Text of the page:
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Just how big is NH’s coronavirus relief spending? Bigger than a bread box...

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May 19, 2020
BY: Citizens Count

On May 15 Gov. Sununu announced $595 million in new coronavirus relief spending from federal funds. The new programs cover everyone from farmers ($6 million) to childcare providers ($25 million).

When policymakers talk in tens and hundreds of millions, it can be hard to grasp the scope of spending. This article puts the coronavirus relief spending in the context of the whole state budget for 2020.

Comparing coronavirus relief to the state budget

The federal CARES Act earmarked $1.25 billion for New Hampshire to spend on coronavirus-related relief.

New Hampshire’s budget for fiscal year 2020 is about five times that amount, at $6.6 billion.

The biggest chunk of New Hampshire’s budget – $2.8 billion – goes to health and social services. Think Medicaid, developmental services, child protection, and so on.

The second biggest piece of the pie goes to education – $1.5 billion. That includes per-pupil funding from the state, the university and community college systems, and so on. (It also includes the lottery system because lottery tickets fund our schools.)

The rest of the state budget – $2.3 billion – covers highways, prisons, renewable energy, and all other government functions.

The graphic below shows the $1.25 billion pie of federal money compared to the three big chunks of the state budget: health and social services, education, and everything else.

You can click on the circles to see more detail. Use the dropdown filter to the left to compare similarly sized funding.

The graphic above doesn’t include every major spending line in the state budget. The budget “circles” were selected because they were roughly similar to new coronavirus-related spending.

Breaking down coronavirus spending

The following graphic also shows how Gov. Sununu has allocated the $1.25 billion CARES Act funds compared to similarly sized budget items.

Here is a breakdown of all of New Hampshire’s coronavirus-related plans for the $1.25 billion in federal funds:

  • $400 million for a “Main Street Relief Fund,” targeted at small for-profit businesses impacted by the coronavirus closures. Health care providers, childcare businesses, and agriculture businesses are excluded because they will receive funding through other programs.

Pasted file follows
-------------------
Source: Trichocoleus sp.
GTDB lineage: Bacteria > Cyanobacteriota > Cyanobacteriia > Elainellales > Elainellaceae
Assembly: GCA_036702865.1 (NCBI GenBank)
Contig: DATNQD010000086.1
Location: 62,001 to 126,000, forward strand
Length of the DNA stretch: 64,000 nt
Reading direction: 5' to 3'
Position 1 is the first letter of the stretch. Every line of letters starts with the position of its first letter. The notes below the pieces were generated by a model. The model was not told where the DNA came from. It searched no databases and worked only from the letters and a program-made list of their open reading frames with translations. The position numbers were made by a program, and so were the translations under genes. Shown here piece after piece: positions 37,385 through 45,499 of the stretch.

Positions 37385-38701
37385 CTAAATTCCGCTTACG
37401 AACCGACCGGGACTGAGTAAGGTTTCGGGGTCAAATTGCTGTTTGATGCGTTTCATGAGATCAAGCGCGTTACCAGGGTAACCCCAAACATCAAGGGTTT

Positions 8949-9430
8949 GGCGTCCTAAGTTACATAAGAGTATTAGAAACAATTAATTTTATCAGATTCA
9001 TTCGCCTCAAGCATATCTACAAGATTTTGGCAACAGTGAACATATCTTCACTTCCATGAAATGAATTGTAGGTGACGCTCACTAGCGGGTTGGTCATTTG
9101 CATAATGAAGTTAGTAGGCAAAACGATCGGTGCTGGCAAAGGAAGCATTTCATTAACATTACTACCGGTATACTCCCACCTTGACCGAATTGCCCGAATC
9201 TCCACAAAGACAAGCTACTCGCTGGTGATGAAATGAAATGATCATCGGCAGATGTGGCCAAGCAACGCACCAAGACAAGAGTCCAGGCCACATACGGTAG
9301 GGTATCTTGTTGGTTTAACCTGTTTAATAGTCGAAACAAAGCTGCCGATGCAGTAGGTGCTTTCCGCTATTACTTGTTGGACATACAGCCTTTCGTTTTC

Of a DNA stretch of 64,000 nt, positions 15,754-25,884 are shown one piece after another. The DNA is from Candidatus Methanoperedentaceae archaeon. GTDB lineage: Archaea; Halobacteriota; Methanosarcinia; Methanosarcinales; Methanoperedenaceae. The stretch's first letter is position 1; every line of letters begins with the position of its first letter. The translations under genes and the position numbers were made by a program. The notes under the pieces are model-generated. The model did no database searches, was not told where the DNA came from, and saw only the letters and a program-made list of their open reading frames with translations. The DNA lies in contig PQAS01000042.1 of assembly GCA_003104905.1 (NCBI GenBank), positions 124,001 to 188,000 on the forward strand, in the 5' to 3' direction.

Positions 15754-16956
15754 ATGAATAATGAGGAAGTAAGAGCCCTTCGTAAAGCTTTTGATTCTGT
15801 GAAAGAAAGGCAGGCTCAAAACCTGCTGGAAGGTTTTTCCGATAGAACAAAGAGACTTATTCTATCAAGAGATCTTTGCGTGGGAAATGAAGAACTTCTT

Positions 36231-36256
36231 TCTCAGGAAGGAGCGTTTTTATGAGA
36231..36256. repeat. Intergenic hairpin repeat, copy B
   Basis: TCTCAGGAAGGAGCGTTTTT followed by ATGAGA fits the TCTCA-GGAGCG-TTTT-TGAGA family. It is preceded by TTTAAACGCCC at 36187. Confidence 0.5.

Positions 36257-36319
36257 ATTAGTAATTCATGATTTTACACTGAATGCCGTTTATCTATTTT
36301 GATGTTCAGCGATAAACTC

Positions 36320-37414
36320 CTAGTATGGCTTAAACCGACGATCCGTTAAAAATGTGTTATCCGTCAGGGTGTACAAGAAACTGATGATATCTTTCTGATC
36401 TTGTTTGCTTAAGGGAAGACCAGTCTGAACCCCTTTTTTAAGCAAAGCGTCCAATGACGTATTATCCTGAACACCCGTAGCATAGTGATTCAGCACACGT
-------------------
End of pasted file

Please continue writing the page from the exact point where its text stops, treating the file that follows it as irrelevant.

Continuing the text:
• $50 million for hospitals and other health care providers, on top of $50 million the governor already committed to health care providers. $30 million of this will go specifically to long-term care providers.
  • $75 million in other supports for the long-term care system, including stipends for workers.
  • $60 million for nonprofits (excluding health care providers).
  • $50 million to cover other state coronavirus-related expenses not covered by FEMA.
  • $40 million to reimburse municipalities for coronavirus–related costs.
  • $25 million for childcare system supports.
  • $24 million for first responder stipends.
  • $10 million for the University System of New Hampshire.
  • $5 million for the Community College System of New Hampshire.
  • $4.5 million for dairy farmers and $1.5 million for other farmers.
  • $5 million for the New Hampshire Food Bank.
  • $4 million for other grants to ensure stability in the food supply.
  • $3 million for emergency child protection and domestic violence relief.
  • $8 million for oversight and other federally mandated expenses.

What comes next?

When you take out all the spending above, there’s still $405 million left in federal funding.

New Hampshire Senate Democrats want to send $120 million more to health care providers. 

Earlier this year they released a plan for CARES Act funds that also included $40 million to expand broadband access, $50 million to extend unemployment benefits, and $75 million to support housing. Click here to read the full proposal from Senate Democrats. 

Meanwhile the office responsible for managing the federal money, the Governor’s Office for Emergency Relief and Recovery (GOFERR), is taking testimony on how best to spend the funds. Recently they have heard from housing advocates that the state is headed to an eviction and foreclosure crisis unless renters, landlords, and homeowners get support. Click here to see information on the latest GOFERR meetings.

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